One of the topics raised in the comments on monks was whether the fighting-monk was appropriate. Another, lesser, objection was to the issue of monks having thief skills, since that doesn't seem to fit either the Eastern or Western image of monks. A couple thief skills might make a little sense, if you really elaborate on the idea of a fighting-monk practicing movement and awareness skills (stealth, climbing, hear noise.) But sleight of hand is a little more of a stretch, and removing traps doesn't fit at all.
But the monk as a subclass of thief isn't that bad of an idea, in my opinion. You could use the normal thief progression, drop the un-monklike thief skills, and add a few other skills to create a mundane monk. Mystical abilities would be acquired through play rather than as a property of the class, as I suggested before. It would make a good alternative.
On the other hand, the monk as weapons and unarmed combat master seems to me a bit useless, because you could just re-skin the fighter. A fighter can be a gladiator, a knight, or a yeoman archer, so why not a fighting monk as well? If need be, you could make it a fighter subclass, similar to the way I suggested handling the paladin: in exchange for meeting a minimum score requirement, lowering the chances of bonus XP, and following a certain regimen, an otherwise ordinary fighter can be trained as a fighting monk.
The two best ways to go with the monk are either to make him a unarmed combat version of the fighting man or to make him a "martial magic-user," which is to say, a class with magical abilities specifically geared toward melee combat effectiveness. Of the two, I like the second idea better, but the first would be much easier to implement.ReplyDelete
...and then I rather like where you're going with the thief subclass because there is no place in D&D right now for a trustworthy climber/bomb disposal expert. If you want those skills you can only get them in a criminal package, which I know a lot of players have tried to work around, and the whole "rogue thing seems to be a response to it, but what if there were some socially-approved source for men-who-could-get-you-on-the=other-side-of-that-lock?ReplyDelete
I nominate Thai funerary architect-acrobats. They have the thief's physical skills, they belong to a religious order, and they understand how stuff is built and therefore how to take it apart. Alas, the only historical source I've ever seen for them is a footnote to a caption plate in the Ayutthaya museum.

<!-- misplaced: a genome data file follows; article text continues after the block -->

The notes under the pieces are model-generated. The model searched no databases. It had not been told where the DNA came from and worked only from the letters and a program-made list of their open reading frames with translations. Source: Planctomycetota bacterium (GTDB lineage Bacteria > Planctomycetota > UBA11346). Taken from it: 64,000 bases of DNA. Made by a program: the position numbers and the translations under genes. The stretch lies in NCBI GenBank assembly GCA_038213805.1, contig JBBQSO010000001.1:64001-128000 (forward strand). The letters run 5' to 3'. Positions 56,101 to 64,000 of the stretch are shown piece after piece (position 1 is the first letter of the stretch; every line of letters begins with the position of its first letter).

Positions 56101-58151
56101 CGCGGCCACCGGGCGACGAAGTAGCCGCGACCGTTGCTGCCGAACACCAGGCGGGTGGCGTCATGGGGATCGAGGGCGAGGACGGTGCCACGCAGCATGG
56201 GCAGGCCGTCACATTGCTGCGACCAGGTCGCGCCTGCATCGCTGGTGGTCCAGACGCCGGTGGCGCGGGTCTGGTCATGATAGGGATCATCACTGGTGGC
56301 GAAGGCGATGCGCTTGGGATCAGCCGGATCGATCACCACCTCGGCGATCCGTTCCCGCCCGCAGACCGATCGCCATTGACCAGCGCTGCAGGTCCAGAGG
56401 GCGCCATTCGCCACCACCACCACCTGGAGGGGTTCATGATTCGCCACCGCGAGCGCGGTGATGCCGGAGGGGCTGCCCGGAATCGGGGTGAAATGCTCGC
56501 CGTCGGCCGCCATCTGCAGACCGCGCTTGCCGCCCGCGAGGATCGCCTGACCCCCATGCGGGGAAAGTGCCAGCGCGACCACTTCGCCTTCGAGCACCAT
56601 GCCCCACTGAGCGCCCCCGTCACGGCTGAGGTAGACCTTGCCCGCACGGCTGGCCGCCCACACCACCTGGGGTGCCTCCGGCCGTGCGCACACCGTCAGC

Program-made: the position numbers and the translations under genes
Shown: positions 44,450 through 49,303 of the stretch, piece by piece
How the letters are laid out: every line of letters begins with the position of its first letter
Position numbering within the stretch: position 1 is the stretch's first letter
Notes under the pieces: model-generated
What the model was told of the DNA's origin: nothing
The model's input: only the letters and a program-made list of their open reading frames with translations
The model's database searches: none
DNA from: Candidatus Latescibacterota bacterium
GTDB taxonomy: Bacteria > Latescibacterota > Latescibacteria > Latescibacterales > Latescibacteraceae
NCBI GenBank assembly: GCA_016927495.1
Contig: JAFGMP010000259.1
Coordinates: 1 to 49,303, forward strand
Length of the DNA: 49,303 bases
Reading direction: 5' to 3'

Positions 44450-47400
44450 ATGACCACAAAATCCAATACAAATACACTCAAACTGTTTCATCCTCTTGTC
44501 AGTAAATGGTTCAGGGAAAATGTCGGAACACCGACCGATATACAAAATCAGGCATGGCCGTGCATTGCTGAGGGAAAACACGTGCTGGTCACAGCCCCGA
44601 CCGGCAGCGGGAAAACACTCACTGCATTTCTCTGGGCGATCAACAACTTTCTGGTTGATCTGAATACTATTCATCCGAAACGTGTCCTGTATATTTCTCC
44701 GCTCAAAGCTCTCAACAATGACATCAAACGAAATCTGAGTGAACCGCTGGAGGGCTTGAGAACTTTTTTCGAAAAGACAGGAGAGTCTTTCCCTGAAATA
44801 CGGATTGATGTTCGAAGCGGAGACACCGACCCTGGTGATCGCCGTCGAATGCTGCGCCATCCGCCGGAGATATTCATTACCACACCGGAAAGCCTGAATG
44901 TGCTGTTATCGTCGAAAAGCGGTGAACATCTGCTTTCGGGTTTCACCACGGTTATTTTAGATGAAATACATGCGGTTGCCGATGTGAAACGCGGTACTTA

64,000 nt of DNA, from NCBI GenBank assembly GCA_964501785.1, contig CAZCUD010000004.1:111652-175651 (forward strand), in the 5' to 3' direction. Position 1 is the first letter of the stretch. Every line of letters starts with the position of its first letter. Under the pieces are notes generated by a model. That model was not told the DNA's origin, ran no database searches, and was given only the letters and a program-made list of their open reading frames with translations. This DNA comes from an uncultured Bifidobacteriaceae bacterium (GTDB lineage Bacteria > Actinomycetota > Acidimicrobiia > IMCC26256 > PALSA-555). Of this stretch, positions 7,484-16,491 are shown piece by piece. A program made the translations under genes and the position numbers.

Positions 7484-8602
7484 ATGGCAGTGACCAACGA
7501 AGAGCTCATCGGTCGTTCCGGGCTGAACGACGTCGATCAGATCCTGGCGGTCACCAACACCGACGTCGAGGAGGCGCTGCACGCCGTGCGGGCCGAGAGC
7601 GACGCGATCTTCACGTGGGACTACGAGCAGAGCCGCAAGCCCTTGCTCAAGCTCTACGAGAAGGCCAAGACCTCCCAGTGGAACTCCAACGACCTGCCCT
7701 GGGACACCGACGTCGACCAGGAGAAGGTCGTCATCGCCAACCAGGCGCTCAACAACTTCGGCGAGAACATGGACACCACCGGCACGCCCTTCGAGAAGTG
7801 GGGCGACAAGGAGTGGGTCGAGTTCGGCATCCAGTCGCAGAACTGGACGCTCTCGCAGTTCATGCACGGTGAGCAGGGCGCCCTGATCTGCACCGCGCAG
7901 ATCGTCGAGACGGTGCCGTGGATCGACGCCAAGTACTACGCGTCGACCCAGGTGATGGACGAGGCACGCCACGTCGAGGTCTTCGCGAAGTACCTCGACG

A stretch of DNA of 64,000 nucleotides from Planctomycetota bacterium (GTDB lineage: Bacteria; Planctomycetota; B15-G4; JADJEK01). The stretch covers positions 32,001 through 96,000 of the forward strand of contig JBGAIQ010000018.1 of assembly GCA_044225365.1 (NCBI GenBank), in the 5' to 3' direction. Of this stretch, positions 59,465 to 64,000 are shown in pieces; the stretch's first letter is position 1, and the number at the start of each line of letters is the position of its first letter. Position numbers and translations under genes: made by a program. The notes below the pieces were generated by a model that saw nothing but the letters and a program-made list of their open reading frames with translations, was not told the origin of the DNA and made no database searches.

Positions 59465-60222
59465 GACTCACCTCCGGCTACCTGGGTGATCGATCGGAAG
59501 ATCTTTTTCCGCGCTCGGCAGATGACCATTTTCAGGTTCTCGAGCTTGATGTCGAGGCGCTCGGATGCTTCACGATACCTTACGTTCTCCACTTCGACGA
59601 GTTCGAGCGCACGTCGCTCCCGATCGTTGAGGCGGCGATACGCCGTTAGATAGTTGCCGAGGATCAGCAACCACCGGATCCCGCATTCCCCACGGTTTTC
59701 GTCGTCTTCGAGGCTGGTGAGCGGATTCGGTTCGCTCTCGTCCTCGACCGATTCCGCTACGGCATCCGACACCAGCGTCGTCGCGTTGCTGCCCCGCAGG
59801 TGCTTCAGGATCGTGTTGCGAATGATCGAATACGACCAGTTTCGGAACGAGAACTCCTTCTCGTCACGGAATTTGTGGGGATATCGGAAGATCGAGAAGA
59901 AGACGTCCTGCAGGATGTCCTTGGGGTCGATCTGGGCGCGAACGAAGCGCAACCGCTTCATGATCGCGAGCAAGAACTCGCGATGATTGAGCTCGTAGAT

...the Thai guys being a basis for your monk-thief, BTW, in case that wasn't clear. Perhaps they know Muay Thai but it's secondary to their acrobatic skills.ReplyDelete
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Here's the Monk option from Weird West:ReplyDelete
Shaolin Monk – Fighting is +2. Unarmed attacks use d6. Requires: Magic 1. Can only make unarmed attacks.
In D&D terms they fight as if they're 2 levels higher, and must have exceptional (13+) Wisdom. This would be an add-on you could give another class... so Thief OR Fighter. :)
If clerics model militant priests aren't' monks as typically depicted just a tad redundant?ReplyDelete
The Monk class as written in several sources make fun ninja-assassin by just re-describing them ever so slightly.
I think monks are messy but worth saving. (They can fit well enough into a D&D setting, though, whether hailing from far Cathay or from a hidden western mystical order unknown to history.) I thought hard about whether they should be thieves when doing my AD&D house rules.ReplyDelete
I ended up deciding the monk was a subclass of cleric, with spellcasting but no turning. HD d8, 10 max, but no level limit per se. Dex bonuses improve AC. Movement and open-hand damage toned down (15" d4+1 at 1st level; 24" d12+20 at 20th level: one attack). Open-hand attacks harness mystic forces to strike as if metal/silver/+1/+2/+3 weapons at levels 1/5/10/15/20. Thief abilities are stealthy ones only, not open locks or remove traps. Monks can break boards instead (1" at 1st to 7" at 19th level). Special abilities are available via spell use, and require only concentration by the monk to cast. The monk must meditate or pray to prepare the spell slots, but casts spells as required rather than memorising them.* Spells are a subset of Mystic spells, mostly personal effect only.**
* Standard for clerics in my game. There is a chance of delay or failure.
** Mystics are another clerical subclass with spells that more or less replace psionics.
This is untested as my players haven't wanted to play a monk (or mystic) yet. I considered some Jackie Chan style acrobatics and fast climbing as well, but hadn't done more than make a note of this.
@JDJarvis: the cleric only models one, highly idiosyncratic, kind of militant priest: I'd have room for monks as clerics in my game, and potentially also spirit mediums, trance warriors, dervishes/mujahideen and Aztec priests, all mechanically very different from D&D's weirdo Ogier/Peter Cushing.ReplyDelete
@Talysman: I'm really intrigued by this "reskinning the fighter" idea: are you talking about minimal mechanical changes? What would be the critical difference between this unarmed warrior and the rest? Would he always go unarmed/unarmored, and from a story/world perspective, why?
weatherman's comment was marked as spam, so I un-spammed it.ReplyDelete
@richard: here, I'm talking about zero mechanical changes: he's just a fighter. For a mechanical approach, see my Four Monks post that came after this one.